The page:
Vitronectin – master controller or micromanager?

Leavesley, David I., Kashyap, Abhishek S., Croll, Tristan, Sivaramakrishnan, Manaswini, Shokoohmand, Ali, Hollier, Brett G., & Upton, Zee (2013) Vitronectin – master controller or micromanager? IUBMB Life, 65(10), pp. 807-818.

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Abstract

The concept of the cellular glycoprotein vitronectin acts as a biological ‘glue’ and key controller of mammalian tissue repair and remodelling activity is emerging from nearly 50 years of experimental in vitro and in vivo data. Unexpectedly, the vitronectin-knock-out mouse was found to be viable and to have largely normal phenotype. However, diligent observation revealed that the VN-KO animal exhibits delayed coagulation and poor wound healing. This is interpreted to indicate that vitronectin occupies a role in the earliest events of thrombogenesis and tissue repair. That role is as a foundation upon which the thrombus grows in an organised structure. In addition to closing the wound, the thrombus also serves to protect the underlying tissue from oxidation, is a reservoir of mitogens and tissue repair mediators and provides a provisional scaffold for the repairing tissue. In the absence of vitronectin (e.g. VN-KO animal) this cascade is disrupted before it begins.

Our data demonstrates that a wide variety of biologically active species associate with VN. While initial studies were focused on mitogens, other classes of bioactives (e.g. glycosaminoglycans, metalloproteinases) are now also known to specifically interact with VN. Many of these interactions are long-lived, often resulting in multi-protein complexes, while others are stable for prolonged periods. Multiprotein complexes provide several advantages: prolonging molecular interaction; sustaining local concentrations, facilitating co-stimulation of cell surface receptors and thereby enhancing cellular / biological responses. We contend that these, or equivalent, multi-protein complexes mediate vitronectin functionality in vivo. It is also likely that many of the species demonstrated to associate with vitronectin in vitro, also associate with vitronectin in vivo in similar multi-protein complexes. Thus the predominant biological function of vitronectin is that of a master controller of the extracellular environment; informing, and possibly instructing cells ‘where’ to behave, ‘when’ to behave, and ‘how’ to behave (i.e. appropriately for the current circumstance).

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ID Code: 55378
Item Type: Journal Article
Refereed: Yes
Additional Information: Conflict of Interest Statement.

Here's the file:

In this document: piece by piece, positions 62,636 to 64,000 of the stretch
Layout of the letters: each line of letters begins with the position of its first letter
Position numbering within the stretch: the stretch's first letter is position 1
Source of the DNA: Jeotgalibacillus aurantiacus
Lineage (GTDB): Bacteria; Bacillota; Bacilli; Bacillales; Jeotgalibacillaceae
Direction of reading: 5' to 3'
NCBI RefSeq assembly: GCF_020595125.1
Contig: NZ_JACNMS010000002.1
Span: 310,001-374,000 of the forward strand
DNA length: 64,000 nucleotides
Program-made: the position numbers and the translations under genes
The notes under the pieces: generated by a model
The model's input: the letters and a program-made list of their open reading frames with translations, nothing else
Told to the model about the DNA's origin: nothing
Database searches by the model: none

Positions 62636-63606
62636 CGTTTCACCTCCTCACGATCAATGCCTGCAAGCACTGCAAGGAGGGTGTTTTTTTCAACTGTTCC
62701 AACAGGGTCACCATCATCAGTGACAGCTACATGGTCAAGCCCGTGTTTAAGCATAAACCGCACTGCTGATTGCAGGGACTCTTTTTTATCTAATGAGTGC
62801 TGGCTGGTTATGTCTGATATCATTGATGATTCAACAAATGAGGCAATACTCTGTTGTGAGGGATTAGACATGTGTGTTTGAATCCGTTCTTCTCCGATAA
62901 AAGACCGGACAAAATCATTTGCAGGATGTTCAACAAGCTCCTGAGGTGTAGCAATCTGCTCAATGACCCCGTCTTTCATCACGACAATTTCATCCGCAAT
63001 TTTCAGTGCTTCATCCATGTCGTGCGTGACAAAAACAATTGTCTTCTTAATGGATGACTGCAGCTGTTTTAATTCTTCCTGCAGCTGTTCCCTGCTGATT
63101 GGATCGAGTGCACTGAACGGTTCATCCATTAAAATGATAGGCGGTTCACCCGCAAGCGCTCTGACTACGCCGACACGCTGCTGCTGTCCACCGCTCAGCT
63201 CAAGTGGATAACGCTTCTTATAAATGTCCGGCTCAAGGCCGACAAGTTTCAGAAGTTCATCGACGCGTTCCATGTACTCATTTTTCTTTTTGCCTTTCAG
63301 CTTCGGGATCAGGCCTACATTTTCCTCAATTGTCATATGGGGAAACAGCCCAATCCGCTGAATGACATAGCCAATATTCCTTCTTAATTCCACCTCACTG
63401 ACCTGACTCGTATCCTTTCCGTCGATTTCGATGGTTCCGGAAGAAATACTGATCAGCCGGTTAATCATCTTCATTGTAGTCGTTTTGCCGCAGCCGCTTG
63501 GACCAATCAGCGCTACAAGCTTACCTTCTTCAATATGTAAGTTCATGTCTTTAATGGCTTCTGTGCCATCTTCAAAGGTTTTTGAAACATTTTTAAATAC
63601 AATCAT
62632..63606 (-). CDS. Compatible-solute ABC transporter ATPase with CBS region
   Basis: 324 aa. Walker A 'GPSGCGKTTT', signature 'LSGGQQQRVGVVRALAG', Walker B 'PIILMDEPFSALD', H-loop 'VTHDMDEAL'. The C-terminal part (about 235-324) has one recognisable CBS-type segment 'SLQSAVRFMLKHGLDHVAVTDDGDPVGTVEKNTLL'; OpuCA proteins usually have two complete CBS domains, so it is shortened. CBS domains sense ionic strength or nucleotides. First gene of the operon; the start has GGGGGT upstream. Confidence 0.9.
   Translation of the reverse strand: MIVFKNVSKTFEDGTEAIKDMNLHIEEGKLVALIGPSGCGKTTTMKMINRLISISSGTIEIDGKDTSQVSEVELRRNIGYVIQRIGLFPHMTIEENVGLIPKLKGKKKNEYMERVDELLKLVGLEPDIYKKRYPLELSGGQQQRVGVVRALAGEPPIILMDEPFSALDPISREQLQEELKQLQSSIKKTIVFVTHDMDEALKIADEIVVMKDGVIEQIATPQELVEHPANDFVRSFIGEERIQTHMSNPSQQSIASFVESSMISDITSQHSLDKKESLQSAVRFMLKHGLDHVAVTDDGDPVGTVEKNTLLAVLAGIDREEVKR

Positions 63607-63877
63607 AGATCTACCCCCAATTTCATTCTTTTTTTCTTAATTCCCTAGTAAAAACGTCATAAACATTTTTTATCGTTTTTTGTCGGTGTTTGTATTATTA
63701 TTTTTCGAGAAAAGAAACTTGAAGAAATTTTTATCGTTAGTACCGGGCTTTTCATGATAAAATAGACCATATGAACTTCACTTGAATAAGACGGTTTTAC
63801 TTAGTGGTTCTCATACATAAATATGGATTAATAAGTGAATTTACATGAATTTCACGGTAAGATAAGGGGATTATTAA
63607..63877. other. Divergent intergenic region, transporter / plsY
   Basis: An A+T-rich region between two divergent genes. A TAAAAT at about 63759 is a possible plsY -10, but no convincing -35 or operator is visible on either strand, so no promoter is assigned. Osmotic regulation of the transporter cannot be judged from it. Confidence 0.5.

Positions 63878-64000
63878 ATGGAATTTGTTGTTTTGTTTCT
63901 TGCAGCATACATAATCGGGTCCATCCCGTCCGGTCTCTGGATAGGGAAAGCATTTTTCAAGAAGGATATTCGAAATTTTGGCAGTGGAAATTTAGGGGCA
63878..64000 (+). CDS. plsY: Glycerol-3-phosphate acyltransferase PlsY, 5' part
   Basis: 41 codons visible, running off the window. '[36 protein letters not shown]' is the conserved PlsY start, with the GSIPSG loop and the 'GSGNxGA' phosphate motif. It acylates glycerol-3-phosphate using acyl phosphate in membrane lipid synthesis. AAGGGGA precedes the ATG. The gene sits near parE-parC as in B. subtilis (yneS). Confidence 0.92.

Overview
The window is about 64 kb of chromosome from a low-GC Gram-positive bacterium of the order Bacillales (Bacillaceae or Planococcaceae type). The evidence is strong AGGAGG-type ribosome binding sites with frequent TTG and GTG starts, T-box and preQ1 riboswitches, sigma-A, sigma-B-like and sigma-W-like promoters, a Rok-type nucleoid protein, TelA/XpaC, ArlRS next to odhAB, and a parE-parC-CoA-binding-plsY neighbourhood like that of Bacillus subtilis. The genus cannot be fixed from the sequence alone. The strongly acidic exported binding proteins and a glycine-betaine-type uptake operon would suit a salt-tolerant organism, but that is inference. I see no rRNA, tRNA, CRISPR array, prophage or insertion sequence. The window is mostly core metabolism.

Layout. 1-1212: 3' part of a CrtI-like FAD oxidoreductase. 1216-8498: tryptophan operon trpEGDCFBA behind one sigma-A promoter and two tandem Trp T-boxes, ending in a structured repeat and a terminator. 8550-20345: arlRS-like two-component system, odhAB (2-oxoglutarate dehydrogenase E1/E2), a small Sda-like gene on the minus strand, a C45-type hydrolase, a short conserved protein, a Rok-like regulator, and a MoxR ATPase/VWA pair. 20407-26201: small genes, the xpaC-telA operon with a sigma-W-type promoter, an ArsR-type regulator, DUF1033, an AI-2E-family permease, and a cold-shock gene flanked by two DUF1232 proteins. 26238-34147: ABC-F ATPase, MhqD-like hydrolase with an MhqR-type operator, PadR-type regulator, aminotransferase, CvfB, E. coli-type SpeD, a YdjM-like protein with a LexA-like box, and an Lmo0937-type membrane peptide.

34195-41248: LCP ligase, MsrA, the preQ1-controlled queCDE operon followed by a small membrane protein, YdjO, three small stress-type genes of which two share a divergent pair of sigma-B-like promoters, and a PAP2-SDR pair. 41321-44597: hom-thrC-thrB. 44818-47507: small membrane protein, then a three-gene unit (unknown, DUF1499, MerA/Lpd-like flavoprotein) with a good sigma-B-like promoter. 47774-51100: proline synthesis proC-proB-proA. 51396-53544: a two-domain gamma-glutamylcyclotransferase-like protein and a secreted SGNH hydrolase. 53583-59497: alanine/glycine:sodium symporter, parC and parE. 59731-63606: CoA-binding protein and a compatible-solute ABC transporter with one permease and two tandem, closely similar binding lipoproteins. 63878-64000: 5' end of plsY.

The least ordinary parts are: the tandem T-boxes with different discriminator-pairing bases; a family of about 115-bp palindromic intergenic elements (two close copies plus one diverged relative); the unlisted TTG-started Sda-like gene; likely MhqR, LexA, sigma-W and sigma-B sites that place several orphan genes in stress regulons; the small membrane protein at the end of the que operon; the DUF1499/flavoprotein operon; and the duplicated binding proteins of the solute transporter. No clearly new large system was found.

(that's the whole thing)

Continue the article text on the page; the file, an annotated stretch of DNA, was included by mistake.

The Authors have purchased shares in Tissue Therapies Ltd., an enterprise spun-out from the Queensland University of Technology, Brisbane, to commercialize some of the technology described in this manuscript.---PMID: 24030926
Keywords: Vitronectin, Extracellular Matrix, Growth Factor, Multi-protein Complex, Thrombogenesis, Coagulation
DOI: 10.1002/iub.1203
ISSN: 1521-6551
Subjects: Australian and New Zealand Standard Research Classification > BIOLOGICAL SCIENCES (060000) > BIOCHEMISTRY AND CELL BIOLOGY (060100) > Cell Development Proliferation and Death (060103)
Australian and New Zealand Standard Research Classification > BIOLOGICAL SCIENCES (060000) > BIOCHEMISTRY AND CELL BIOLOGY (060100) > Cellular Interactions (incl. Adhesion Matrix Cell Wall) (060106)
Australian and New Zealand Standard Research Classification > BIOLOGICAL SCIENCES (060000) > BIOCHEMISTRY AND CELL BIOLOGY (060100) > Biochemistry and Cell Biology not elsewhere classified (060199)
Australian and New Zealand Standard Research Classification > MEDICAL AND HEALTH SCIENCES (110000)
Australian and New Zealand Standard Research Classification > MEDICAL AND HEALTH SCIENCES (110000) > MEDICAL BIOCHEMISTRY AND METABOLOMICS (110100)
Australian and New Zealand Standard Research Classification > MEDICAL AND HEALTH SCIENCES (110000) > IMMUNOLOGY (110700) > Transplantation Immunology (110708)
Divisions: Current > Schools > School of Biomedical Sciences
Current > QUT Faculties and Divisions > Faculty of Health
Current > Institutes > Institute of Health and Biomedical Innovation
Copyright Owner: Copyright 2013 International Union of Biochemistry and Molecular Biology
Copyright Statement: The definitive version is available at www3.interscience.wiley.com
Deposited On: 11 Dec 2012 00:30
Last Modified: 27 Oct 2016 07:59

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